The most significant and prolific recruiters for the Islamic State were English-speaking supporters from several democratic countries--including Canada, the United Kingdom and Australia. Yet, exactly how these foreign fighters were able to recruit so effectively remains a critical and under researched area.
Al-Dayel provides the first-ever contextual case study on the Islamic State’s top recruiter: Australian citizen and convert Neil Christopher Prakash, known as “Abu Khaled Al-Cambodi”. Al-Dayel breaks down the frequent framing of foreign fighters as irrational religious zealots and examines the narratives used in Al-Cambodi's popular recruitment video. She evidences how Al-Cambodi draws upon personal experiences to promote his audience to "wake up" and challenge authority by encouraging violent acts of terror and migrating to the Islamic State. Overall, this study contributes to our understanding of citizen-state relations in the recruitment dynamics of non-state actors that project and boast transnational support.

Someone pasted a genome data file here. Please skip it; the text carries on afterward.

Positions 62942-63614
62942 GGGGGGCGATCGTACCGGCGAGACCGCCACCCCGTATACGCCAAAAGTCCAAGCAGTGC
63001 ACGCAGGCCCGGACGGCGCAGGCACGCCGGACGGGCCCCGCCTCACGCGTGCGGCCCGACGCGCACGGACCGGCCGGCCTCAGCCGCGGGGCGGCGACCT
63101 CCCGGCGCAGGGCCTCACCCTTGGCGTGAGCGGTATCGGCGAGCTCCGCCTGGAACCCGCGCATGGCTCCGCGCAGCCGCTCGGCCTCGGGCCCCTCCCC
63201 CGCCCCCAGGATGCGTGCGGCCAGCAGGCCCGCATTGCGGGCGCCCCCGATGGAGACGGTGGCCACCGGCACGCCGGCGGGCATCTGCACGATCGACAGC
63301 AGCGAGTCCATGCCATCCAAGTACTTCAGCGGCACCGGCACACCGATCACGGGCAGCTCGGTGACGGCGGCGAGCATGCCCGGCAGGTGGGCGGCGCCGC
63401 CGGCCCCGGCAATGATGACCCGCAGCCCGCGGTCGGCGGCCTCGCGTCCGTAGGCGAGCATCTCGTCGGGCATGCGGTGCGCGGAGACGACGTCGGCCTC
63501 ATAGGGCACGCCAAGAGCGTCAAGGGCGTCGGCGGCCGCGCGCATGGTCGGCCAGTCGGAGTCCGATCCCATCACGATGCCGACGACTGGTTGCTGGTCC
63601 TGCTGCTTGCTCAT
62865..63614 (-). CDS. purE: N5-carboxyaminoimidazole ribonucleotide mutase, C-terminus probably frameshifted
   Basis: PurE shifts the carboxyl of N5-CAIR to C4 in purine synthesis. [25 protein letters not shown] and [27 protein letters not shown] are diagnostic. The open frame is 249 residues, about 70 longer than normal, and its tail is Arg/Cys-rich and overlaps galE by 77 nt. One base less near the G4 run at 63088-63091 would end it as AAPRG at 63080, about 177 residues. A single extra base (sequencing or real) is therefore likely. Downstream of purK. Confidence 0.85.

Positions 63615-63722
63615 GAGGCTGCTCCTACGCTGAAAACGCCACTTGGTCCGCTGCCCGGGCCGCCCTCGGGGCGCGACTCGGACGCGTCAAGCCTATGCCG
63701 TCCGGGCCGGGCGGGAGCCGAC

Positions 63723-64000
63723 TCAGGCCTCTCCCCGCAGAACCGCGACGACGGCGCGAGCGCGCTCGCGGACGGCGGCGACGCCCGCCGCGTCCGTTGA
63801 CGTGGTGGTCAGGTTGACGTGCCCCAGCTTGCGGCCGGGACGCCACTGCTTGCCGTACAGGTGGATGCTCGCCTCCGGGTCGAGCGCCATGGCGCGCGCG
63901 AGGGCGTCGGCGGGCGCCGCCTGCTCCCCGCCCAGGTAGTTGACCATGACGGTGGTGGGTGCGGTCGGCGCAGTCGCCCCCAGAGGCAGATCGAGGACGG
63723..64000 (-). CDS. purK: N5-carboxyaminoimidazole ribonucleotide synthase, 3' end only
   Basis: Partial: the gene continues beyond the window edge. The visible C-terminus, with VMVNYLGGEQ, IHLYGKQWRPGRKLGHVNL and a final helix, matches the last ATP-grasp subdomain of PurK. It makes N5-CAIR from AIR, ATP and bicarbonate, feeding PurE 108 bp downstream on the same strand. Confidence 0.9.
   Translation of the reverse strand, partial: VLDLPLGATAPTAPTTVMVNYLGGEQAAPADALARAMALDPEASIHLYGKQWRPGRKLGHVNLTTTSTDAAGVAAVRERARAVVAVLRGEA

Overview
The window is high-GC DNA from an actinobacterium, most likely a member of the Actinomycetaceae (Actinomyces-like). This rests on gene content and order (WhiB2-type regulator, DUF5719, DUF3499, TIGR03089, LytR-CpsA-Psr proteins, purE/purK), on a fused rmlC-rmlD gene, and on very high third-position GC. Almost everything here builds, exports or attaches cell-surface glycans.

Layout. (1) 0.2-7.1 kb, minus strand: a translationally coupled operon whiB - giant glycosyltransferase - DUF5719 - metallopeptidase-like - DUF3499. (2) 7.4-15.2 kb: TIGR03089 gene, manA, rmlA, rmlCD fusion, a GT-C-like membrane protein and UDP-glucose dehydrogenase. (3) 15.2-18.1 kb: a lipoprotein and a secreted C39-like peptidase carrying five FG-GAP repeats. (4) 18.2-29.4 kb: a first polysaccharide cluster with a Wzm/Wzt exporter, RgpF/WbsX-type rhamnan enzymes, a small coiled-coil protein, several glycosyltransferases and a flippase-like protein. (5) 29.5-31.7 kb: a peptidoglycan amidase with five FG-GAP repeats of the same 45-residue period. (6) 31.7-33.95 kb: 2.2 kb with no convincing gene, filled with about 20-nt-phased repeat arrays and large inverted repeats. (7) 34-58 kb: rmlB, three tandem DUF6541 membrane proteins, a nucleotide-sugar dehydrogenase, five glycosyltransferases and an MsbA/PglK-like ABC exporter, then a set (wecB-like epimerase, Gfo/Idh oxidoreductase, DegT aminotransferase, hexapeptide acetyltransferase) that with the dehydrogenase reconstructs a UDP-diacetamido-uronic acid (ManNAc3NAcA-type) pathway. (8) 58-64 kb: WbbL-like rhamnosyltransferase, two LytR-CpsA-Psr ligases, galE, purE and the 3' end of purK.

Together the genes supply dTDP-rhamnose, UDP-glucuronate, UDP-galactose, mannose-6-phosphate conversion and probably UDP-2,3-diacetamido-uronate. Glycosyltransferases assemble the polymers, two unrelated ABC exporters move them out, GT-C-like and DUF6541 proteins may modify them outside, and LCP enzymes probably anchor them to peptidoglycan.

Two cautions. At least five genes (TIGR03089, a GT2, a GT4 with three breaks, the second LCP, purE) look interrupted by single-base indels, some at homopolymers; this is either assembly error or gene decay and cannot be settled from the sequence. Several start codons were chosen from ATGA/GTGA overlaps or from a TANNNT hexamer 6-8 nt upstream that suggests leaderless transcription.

This is the danger in the Islamic State recruitment efforts, as with any contemporary extremist organisation that projects a diverse pool of support. The Islamic State has the ability to represent a rationalisation of political conversion and rebellion due to an analysis of choices, rather than only religious adherence to defend the Sunni Muslim in-group in a form of identity politics.